Watch: Clip From ‘The Innkeepers’ Plus Win A Pair Of Tickets To Brooklyn Screening With Ti West & Sara Paxton

Watch: Clip From 'The Innkeepers' Plus Win A Pair Of Tickets To Brooklyn Screening With Ti West & Sara Paxton
Watch: Clip From 'The Innkeepers' Plus Win Pair Of Tickets Brooklyn Screening With Ti West & Sara Paxton

Update: Looking to get out of the cold New York? Tomorrow night, January 4th, there’s a special screening of “The Innkeepers” at the Nitehawk Cinema with director Ti West and Sara Paxton in attendance and we’ve got 2 pairs to tickets to give away. Email us and tell us the name of your favorite hotel horror movie to win.  Contest is closed, winners will be contacted by email.

There were few films more divisive at last year’s South by Southwest Film Festival than Ti West‘s creepy, kooky “The Innkeepers.” We found the film to be an absolute delight and easily one of the highlights, not only of the midnight movie line-up, but the festival as a whole. Others disagreed. But now is your chance to weigh in! While the film doesn’t hit theaters until February 3rd, it’s available On Demand now – and thanks to Yahoo, you can get an exclusive sneak peek.

The film concerns a pair of slackers (played by “Shark Night” star Sara Paxton and a dude named Pat Healy) who work at a reportedly haunted hotel. The hotel is about to close, so the film follows their last ditch efforts to make supernatural contact. It has a loose, easy-going style, which makes this clip all the weirder. After a chatty and occasionally goofy opening, the last act gets seriously scary. It’s a fine tonal balance, akin to something like Peter Jackson‘s “The Frighteners,” but West pulls it off. This brief clip, though, focuses on the darker, more sinister final moments of the film. And while it’s certainly effective, it doesn’t represent the movie as a whole very well. This is clearly aimed at snagging the “Insidious” audience.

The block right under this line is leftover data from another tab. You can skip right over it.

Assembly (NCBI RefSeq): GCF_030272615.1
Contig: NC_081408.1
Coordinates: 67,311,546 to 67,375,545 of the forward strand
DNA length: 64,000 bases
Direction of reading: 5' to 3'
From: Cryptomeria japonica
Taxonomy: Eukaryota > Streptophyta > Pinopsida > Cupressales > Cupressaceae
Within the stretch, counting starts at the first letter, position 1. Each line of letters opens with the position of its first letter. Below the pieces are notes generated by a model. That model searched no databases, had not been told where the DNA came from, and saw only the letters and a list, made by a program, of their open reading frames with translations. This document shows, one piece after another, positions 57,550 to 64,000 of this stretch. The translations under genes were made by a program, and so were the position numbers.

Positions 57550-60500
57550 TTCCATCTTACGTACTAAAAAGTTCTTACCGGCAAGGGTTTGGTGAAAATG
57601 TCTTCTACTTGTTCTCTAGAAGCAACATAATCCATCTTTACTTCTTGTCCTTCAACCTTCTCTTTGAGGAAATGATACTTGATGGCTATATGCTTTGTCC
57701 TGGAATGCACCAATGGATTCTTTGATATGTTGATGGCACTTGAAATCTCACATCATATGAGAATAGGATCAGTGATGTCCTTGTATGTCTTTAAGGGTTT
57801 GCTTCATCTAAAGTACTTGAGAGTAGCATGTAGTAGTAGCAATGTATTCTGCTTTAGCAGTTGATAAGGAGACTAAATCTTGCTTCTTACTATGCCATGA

In the scene, Paxton is imploring a ghost to speak to them (so that they can record it on their lo-fi ghostbusting equipment), and the tension is palpable. West, who last made the nerve-fraying “House of the Devil,” knows how to pile on the atmosphere, eeking out suspense courtesy of eerie background noise and ink-black shadows. It’s good stuff, genuinely unsettling, but like we said, doesn’t quite nail the overall tone of the movie, which is way more carnival ride than charnel house.

Either way, the scene is very much worth the watch. Again, “The Innkeepers” is available On Demand now and will hit select theaters on February 3rd.

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